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Taylor Meyer gained hands-on experience in genetics research

Taylor Meyer, shown, will graduate early this spring and was a member of the inaugural class of QuickStart, an early start program for incoming first-year students. Photo courtesy Taylor Meyer.

Taylor Meyer, a native of Marshfield, Wisconsin, will be graduating with a bachelor’s degree in genetics and genomics after just three years at UW–Madison. She was in the inaugural cohort of CALS QuickStart, a program designed to help incoming first-year CALS students get a summer start on coursework, reduce their time to graduation and join a cohort of other students. In this Q&A, Meyer talks about some of her favorite undergrad experiences and shares advice for students interested in doing undergraduate research.

Q: How did you decide on your major? What are your future academic and career plans?
I’ve always enjoyed learning about biology, so when I was introduced to genetics for the first time in high school I was intrigued. Genetics is a relatively young field, yet it has a huge potential for the future. After graduating, I will be continuing my time at UW in the Cytotechnology Program.

Q: Looking back, what was the most valuable college experiences you had?
My most valuable college experience thus far has been my time spent researching in the Chris Hittinger Lab, which uses yeast as a model organism to explore bioenergy, biomedical, and evolutionary research. My specific project focuses on a bioinformatic analysis [of the genetic sequences of] xylose-fermenting yeast species, searching for a correlation between [certain sequences] and growth rates. I am currently working with the Hittinger Lab on a manuscript based off of the research I have been working on. I am really grateful for this experience as an undergraduate. I have gained so much experience that I will be able to take with me in the future.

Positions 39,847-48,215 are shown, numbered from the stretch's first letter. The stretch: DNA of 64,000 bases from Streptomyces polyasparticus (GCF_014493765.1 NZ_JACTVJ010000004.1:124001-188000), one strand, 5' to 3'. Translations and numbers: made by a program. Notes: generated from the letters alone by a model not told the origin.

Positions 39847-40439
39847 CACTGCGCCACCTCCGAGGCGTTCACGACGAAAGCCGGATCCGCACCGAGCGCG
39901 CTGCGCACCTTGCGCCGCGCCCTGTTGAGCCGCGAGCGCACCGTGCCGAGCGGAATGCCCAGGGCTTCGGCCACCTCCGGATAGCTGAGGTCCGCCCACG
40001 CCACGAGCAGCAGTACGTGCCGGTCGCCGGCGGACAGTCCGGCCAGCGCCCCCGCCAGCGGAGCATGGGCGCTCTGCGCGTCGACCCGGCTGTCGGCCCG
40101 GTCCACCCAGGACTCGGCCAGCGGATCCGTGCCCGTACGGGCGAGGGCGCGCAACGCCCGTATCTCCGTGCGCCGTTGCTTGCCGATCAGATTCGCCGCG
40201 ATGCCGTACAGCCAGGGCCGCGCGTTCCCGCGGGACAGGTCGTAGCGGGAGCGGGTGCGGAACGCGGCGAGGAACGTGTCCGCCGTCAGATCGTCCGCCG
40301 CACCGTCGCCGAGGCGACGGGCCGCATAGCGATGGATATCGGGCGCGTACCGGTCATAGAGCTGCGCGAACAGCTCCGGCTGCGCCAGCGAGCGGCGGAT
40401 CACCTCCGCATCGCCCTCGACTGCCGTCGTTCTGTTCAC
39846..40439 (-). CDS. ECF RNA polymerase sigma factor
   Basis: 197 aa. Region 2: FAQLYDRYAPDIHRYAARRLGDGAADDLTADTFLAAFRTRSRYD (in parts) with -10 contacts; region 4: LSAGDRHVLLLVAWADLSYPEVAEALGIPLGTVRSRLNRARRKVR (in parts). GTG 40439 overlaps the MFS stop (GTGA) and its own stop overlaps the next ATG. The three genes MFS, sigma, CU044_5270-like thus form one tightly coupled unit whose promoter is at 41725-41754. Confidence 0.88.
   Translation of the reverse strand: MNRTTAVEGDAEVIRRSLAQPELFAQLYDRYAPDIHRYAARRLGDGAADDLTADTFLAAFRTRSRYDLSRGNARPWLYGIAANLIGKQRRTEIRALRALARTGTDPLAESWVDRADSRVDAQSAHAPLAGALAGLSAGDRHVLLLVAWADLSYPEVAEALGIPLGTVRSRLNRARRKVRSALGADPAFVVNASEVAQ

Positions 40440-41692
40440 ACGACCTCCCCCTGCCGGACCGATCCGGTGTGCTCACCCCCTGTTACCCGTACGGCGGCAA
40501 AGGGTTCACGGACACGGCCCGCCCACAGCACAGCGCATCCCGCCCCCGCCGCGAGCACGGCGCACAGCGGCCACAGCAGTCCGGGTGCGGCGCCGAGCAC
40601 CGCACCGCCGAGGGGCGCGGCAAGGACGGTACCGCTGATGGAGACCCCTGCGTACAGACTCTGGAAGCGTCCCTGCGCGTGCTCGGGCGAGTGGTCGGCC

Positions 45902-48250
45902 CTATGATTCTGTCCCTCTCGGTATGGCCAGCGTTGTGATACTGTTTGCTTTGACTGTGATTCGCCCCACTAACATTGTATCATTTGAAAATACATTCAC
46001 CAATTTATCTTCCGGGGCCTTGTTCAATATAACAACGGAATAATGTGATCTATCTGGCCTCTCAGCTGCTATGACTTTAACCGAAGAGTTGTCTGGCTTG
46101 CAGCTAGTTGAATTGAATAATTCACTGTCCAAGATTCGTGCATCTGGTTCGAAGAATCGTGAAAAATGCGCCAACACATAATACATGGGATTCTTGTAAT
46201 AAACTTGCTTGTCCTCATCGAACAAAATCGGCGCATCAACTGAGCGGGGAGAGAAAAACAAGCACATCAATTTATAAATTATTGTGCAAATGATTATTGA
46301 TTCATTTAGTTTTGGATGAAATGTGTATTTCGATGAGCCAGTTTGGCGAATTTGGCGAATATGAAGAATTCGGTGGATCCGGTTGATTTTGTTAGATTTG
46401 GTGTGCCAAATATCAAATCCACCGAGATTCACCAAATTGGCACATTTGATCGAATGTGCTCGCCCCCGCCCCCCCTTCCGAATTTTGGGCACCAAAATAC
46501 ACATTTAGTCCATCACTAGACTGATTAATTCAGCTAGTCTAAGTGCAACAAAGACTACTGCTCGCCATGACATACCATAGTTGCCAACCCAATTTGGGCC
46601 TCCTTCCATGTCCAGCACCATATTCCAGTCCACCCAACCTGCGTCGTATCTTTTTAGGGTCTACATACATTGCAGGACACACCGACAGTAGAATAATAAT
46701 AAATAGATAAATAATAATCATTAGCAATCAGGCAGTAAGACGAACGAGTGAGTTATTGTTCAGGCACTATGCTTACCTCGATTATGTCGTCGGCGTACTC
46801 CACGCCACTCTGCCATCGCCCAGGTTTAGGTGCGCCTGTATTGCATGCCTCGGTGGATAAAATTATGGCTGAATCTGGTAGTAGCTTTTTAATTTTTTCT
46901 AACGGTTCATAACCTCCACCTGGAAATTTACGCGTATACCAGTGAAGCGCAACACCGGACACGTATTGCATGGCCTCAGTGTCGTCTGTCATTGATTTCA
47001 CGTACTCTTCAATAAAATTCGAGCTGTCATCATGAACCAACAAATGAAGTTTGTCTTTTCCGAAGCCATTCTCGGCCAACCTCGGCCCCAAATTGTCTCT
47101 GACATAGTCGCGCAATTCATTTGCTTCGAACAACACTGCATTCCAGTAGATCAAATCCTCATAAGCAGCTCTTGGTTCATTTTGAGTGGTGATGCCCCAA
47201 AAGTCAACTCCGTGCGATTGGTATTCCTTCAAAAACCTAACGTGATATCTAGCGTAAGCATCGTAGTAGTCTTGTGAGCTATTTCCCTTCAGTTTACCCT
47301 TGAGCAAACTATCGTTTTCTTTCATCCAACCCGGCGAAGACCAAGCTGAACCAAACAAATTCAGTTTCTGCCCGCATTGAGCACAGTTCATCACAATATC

Q: How did you end up working in the Hittinger Lab?
QuickStart provided me an opportunity to tour a few labs on campus. All of the labs were very interesting, and I learned a lot about the research going on in each lab during the tours.

One module that I completed in the QuickStart class asked me to research some labs on campus, as well as write a mock email to a professor. This proved to be very helpful when it came time for me to start searching for labs I could do research in, and it sped up the process a lot [for finding my position in the Hittinger Lab].

Q: How did you manage to finish your degree in three years? How do you think this early graduation is going to help you?
Fortunately, my high school offered a generous amount of AP (advanced placement) courses which I took advantage of. I was lucky enough to start college with a good number of credits already. From that point, I was able to work out a semester-by-semester plan of each course I wanted to take as well as those required for my major. I always made sure to reach out to my advisor if I ever had any questions about pre-requisites and course information in general.

I feel that graduating early has opened a lot of doors for me. I’d love to continue my education beyond an undergraduate degree and graduating early will help me do so in a timely manner.

Q: Do you have any advice you’d like to share with CALS students?
For other students looking to do research in a lab on campus, my advice is to do your research ahead of time. Many PI’s like to know that you have read about what they do in their lab. Also, do not be afraid to email numerous professors whose research you are interested in. It is great to have a lot of options especially because it is not uncommon for labs to be full at the time you are searching.